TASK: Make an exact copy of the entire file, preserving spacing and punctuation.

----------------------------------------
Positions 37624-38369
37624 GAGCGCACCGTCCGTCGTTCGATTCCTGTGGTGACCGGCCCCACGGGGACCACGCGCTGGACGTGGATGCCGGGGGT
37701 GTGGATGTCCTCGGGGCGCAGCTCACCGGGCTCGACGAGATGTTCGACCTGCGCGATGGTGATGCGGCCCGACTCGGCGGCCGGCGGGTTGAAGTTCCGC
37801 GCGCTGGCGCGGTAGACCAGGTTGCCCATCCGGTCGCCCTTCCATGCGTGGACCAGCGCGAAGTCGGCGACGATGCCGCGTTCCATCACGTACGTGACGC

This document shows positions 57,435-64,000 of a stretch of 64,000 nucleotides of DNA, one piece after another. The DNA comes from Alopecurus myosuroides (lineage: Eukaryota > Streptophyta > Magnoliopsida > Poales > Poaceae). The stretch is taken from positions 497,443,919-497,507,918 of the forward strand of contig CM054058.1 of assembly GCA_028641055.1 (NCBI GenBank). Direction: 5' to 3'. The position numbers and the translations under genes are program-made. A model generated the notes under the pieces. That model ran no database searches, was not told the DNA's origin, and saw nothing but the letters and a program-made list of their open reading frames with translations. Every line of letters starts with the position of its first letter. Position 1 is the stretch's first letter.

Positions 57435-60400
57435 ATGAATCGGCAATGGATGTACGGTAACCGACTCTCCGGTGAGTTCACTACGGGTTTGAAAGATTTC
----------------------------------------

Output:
Positions 37624-38369
37624 GAGCGCACCGTCCGTCGTTCGATTCCTGTGGTGACCGGCCCCACGGGGACCACGCGCTGGACGTGGATGCCGGGGGT
37701 GTGGATGTCCTCGGGGCGCAGCTCACCGGGCTCGACGAGATGTTCGACCTGCGCGATGGTGATGCGGCCCGACTCGGCGGCCGGCGGGTTGAAGTTCCGC
37801 GCGCTGGCGCGGTAGACCAGGTTGCCCATCCGGTCGCCCTTCCATGCGTGGACCAGCGCGAAGTCGGCGACGATGCCGCGTTCCATCACGTACGTGACGC

This document shows positions 57,435-64,000 of a stretch of 64,000 nucleotides of DNA, one piece after another. The DNA comes from Alopecurus myosuroides (lineage: Eukaryota > Streptophyta > Magnoliopsida > Poales > Poaceae). The stretch is taken from positions 497,443,919-497,507,918 of the forward strand of contig CM054058.1 of assembly GCA_028641055.1 (NCBI GenBank). Direction: 5' to 3'. The position numbers and the translations under genes are program-made. A model generated the notes under the pieces. That model ran no database searches, was not told the DNA's origin, and saw nothing but the letters and a program-made list of their open reading frames with translations. Every line of letters starts with the position of its first letter. Position 1 is the stretch's first letter.

Positions 57435-60400
57435 ATGAATCGGCAATGGATGTACGGTAACCGACTCTCCGGTGAGTTCACTACGGGTTTGAAAGATTTC